Specifically, as the requirements for assembly continue to move toward smaller components and higher densities, the most common challenges are with supply chain, inventory management, and part feeder technologies. Most of the issues we thought we’d be talking about weren’t the pain points we thought they would be. At least, not right at this very moment. So, what did we learn?

In the May 2022 issue of SMT007 Magazine, you’ll find two interviews with Axiom, one exploring high density issues, and the other the data format effect on business costs. You’ll see how some of Axiom’s concerns likely line up with your own. Duane Benson of Screaming Circuits shares the challenges of quoting because of the instability of the supply chain, and I-Connect007 columnist Emmalee Gagnon helps us understand the unique ability of your machines to optimize throughput in a high-mix, low-volume environment.

Like the rats I mentioned in my psychology class, building high-density boards in today’s post-pandemic world makes us “thirsty” for stability and accuracy. See the obstacle as the way and use this issue to recognize and overcome your own challenges.

What will be your takeaways from what you read here? I’d love to hear from you.

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Nolan’s Notes: Changing Expectations


For our May 2022 issue of SMT007 Magazine, we wanted to learn more about the challenges for high-mix, low-volume EMS firms building high density boards, and how they’re coping with those challenges. What we learned was that the high-density challenges, per se, were actually few and far between. What has been causing new headaches, however, is component packaging because of the unpredictability in the supply chain.

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Nolan’s Notes: What Are We Waiting For?


The future, ladies and gentlemen, is now. The Factory of the Future is a reality in some parts of the globe. So, if you and your facility aren’t already migrating to Industry 4.0, you’re at risk of being left behind. That’s the message in our detailed interview with IPC Chief Technologist Matt Kelly, who follows up on his IPC APEX EXPO comments. Make your plan and implement it. Do what you need to do; it does not require buying all new equipment. There are other ways to get the data you need. But start to capture the data and then use it to optimize your business practices. What are you waiting for?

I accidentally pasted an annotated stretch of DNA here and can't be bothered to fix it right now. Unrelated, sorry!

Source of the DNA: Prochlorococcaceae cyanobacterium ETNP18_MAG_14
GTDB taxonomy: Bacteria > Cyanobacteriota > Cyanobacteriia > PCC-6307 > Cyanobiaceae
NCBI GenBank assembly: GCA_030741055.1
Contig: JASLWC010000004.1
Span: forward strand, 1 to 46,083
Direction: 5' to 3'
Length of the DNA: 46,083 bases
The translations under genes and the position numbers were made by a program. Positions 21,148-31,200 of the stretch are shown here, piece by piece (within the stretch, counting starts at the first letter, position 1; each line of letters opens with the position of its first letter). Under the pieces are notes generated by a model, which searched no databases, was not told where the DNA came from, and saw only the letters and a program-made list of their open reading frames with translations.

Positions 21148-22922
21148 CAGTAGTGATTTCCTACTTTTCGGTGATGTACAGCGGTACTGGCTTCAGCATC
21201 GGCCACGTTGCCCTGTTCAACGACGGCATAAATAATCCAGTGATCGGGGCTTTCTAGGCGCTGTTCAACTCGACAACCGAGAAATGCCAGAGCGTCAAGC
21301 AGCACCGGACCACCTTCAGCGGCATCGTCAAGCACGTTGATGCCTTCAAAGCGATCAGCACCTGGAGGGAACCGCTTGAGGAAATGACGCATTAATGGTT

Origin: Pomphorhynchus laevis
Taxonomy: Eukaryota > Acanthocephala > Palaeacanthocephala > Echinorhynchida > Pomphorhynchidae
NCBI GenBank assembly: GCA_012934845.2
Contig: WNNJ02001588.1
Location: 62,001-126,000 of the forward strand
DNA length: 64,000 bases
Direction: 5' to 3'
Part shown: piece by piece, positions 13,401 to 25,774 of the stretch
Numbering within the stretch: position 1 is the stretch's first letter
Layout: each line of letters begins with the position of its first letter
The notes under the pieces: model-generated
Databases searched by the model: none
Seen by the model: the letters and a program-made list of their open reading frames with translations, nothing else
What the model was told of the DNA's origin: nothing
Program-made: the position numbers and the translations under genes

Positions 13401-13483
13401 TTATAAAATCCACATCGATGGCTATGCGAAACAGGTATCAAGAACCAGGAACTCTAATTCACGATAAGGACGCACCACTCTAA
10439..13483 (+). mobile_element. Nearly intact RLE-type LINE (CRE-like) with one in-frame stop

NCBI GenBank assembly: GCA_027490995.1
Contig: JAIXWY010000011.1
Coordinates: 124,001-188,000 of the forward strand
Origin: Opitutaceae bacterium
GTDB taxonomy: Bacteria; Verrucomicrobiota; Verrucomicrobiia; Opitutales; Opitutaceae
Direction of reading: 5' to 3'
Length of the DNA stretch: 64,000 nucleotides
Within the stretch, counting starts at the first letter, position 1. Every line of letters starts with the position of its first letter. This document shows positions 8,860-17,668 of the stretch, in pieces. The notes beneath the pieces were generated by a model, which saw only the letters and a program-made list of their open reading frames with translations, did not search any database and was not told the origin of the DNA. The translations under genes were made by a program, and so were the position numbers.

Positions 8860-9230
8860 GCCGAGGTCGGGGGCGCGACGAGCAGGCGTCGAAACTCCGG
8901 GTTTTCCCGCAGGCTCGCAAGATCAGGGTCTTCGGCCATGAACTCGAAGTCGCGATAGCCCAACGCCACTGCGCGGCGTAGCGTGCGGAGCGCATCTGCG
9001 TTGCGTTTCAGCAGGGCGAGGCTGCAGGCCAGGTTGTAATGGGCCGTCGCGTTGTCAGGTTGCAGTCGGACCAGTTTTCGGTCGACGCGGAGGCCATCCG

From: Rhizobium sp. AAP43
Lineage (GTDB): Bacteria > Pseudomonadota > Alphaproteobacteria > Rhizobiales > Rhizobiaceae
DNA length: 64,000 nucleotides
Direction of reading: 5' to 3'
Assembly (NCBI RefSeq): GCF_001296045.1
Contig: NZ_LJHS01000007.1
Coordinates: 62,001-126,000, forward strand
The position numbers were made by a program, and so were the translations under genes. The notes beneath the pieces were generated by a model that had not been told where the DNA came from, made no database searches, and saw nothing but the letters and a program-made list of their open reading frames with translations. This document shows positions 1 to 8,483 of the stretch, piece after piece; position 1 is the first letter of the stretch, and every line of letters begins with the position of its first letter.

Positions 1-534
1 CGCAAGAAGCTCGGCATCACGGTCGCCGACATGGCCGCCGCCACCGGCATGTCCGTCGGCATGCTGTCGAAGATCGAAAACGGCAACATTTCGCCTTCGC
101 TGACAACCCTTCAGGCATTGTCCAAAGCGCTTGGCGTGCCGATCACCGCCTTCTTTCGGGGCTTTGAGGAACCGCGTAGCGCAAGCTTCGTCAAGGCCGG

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Nolan’s Notes: The Legislative Chokepoint


This month our topic for SMT007 Magazine is: The State of the Industry. There's no getting around having to send chips overseas for packaging. But how many trips around the globe does a chip need to make before it’s ready? And can our defense suppliers rely on such supply chain methods?

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Nolan’s Notes: Materials & Technology


Now more than ever, material performance, availability and pricing are key factors in the specification of materials in the design phase. This month we explore how new technology is driving materials R&D which in turn drives technology to innovate.

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Nolan’s Notes: Feeling the Heat of Rising Input Costs


Rising input costs are causing EMS companies to rethink pricing, suppliers and supply chains, labor, and how all those interrelationships function. In this issue we report on the current status of increased input costs and explore strategies to help reduce the risk and cost associated with today's marketplace.

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Nolan’s Notes:What’s Driving Europe?


It’s not breaking news that Europe is central to much of the automotive electronics development in the world economy, but what are the actual numbers?

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Nolan’s Notes: The Bottom Line on Cybersecurity and Counterfeiting


In the January 2022 issue of SMT007 Magazine, we bring you several articles on cybersecurity and counterfeiting and we share our “man on the street” interviews with industry representatives, discussing their take on the challenges and opportunities.